“Making the Most of the Moments,” column for April 28, 2015

A week isn’t much, my mother would say, but it’s something.

Long ago, after college, I left the small Southern town where I grew up, to marry and rear three children and live my life in California of all places. (For years, I thought it was all one word, Californiaofallplaces.)
I’ve never regretted that decision. But I’ve often wished somehow I could’ve had both _ that I had not had to choose one place, one life, over the other.

Life is all about choices, isn’t it?

I left the family that raised me and the land that shaped me, but they never completely left me. I carry them within me.

My mother’s family was not much crazier than yours (all families are crazy in their own ways), but it was crazy enough to be interesting. She and her eight sisters married young, divorced often and birthed enough babies to make family gatherings hum like a hornet’s nest.

They’re all gone now _ my parents and grandparents, my mother’s sisters and all their husbands. Most of them are buried in a family plot on a hill with a lovely view overlooking the BI-LO parking lot. Not that they care about the view.

Their survivors (my sister, brothers, cousins and I) tend to agree it’s the only place they’ve ever been together for long without singing like angels or fighting like alley cats.

I come back to visit when I can, once a year or so. This time, as usual, I’m staying at my sister’s place. She and I will talk and laugh and eat too much, watch bad TV until 2 a.m. and sleep late like teenagers who don’t care what people think. It’s scandalous, but there it is.

Yesterday we took our brother out to eat at his favorite restaurant. Joe is totally blind and insufferably stubborn. To make his way to the booth, he insists on swinging his cane back and forth like a machete, scattering the servers like rats juggling trays of fried chicken and tall glasses of sweet tea.

“Sisters,” he said afterwards, “I love it when we get together, cutting up and talking about stuff back when we were kids.”

Last night my sister’s children, whom I love like my own, brought their children to see me. We sat in my sister’s living room remembering old times, retelling old stories, shoring up the ties that bind us.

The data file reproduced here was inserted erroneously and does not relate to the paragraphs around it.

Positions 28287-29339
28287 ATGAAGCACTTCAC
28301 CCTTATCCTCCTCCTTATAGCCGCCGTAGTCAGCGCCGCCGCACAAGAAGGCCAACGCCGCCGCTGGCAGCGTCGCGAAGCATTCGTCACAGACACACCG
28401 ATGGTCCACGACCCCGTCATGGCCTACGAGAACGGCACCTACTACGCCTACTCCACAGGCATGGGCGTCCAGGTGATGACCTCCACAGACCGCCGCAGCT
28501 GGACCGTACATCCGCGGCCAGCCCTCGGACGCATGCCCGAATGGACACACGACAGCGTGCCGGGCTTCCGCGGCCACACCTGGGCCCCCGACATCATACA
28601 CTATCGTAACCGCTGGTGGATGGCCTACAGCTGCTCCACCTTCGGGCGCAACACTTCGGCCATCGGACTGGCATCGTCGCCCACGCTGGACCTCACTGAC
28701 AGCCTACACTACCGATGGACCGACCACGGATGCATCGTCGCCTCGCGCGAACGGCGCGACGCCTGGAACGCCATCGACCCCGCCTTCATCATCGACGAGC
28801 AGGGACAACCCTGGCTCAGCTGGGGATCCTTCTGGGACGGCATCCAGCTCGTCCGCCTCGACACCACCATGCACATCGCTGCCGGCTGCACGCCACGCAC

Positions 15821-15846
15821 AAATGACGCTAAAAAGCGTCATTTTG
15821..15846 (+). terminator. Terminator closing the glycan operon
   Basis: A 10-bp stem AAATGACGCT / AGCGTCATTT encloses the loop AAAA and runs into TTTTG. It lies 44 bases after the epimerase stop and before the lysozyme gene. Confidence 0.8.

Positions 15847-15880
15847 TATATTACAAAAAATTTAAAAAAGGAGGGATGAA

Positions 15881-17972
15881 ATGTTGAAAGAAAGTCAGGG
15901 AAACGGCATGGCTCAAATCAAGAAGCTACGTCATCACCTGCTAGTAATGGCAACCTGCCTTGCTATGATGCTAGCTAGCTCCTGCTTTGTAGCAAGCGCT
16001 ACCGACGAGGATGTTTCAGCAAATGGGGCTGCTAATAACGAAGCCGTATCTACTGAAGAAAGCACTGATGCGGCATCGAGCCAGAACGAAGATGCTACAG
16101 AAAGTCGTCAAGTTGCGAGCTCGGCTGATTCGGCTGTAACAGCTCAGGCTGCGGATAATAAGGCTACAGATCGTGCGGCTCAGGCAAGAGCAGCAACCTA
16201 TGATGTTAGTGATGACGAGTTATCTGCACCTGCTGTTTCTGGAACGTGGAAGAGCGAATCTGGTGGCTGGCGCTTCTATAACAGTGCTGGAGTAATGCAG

I wish you could’ve heard us.

When they left, one by one, they all hugged my neck and told me that they love me. I believe them. We’re family.

This morning, I woke a bit earlier than my sister, got a cup of coffee and slipped out on the porch. I wanted some time to be alone with the land, to see the sunlight play on the mountains, hear the wind come whispering through the woods and breathe the scent I can only describe as the beautiful smell of red dirt.

Dogwoods and azaleas are blooming. Lime green leaves flutter on the trees. Grass is almost too lush to mow. Carpenter bees fill the air, banging on the windows.

Springtime in the Carolinas. I wish you could see it.

Some people feel a kinship to the land where we were born _ to mountains or deserts, rivers or oceans, farmland or city streets _ that is as real and binding and comforting as anything we feel for flesh and blood.

Time flies while I’m here with so much to do, people to see, stories to tell, necks to hug, memories to make. Who knows when I’ll be back?

Families once lived forever, it seemed, within shouting distance of one another. These days most of us are thankful for just a phone call or an email or FaceTime.

But sometimes we get hungry for a physical connection, a real visit, the warmth of a hug, the light in the eyes, the smell of red dirt or the whack of a blind man’s cane.

A week isn’t much, but it’s something. If you make the most of it, it can mean the world.

Comments

  1. David Money says:

    Sharon, I’ve traveled fairly extensively in my 66 years but each week you take me places that exist only in my dreams or distant memories. You’re columns highlight of my Sunday pre-church routine. Twenty five more years worth, please.

    dm

  2. Linda says:

    Now I’m hungering to go back to my hometown!

    I wanted to say I’m re- reading your book “Birdbaths and Paper Cranes” for the “I don’t know how many times” time…. I adore it – and now am loving reading your blog!

    Linda in VA

  3. Mafk Avila says:

    Nailed it!!!!!

  4. Georgiann says:

    Hello Sharon –

    I never read your column that I don’t feel like I’ve had a visit with my own past years of wonderful memories. It’s the most wonderful feeling. Thank you.

  5. I think you have been in my skin! I too moved away, but not across a continent like you did…just a few states separate me from my sister. Mom & Dad have been gone almost 12 years now. All of our aunts & uncles are gone too, leaving those questions we forgot to ask unanswered. That is one reason I’m writing a private blog for my son & daughter, to tell family stories that perhaps they have never heard. My “North Carolina” is “Missouri” & I always feel like I’m home when I go back. I’m so glad I’ve scheduled a week with my sister the first of June. I can’t wait!

  6. Sarah Christopher says:

    Sharon, you really are there at the most beautiful time of the year. Daddy died April 19 and Mother always said Landrum was at its most beautiful when we buried him. What more could he/we have asked for, rather than having him a few more years? Yesterday would have been Jane’s birthday. Go by and pinch her while you’re there 🙂
    Enjoy your visit. We’ll be up there in a couple of weeks.
    S

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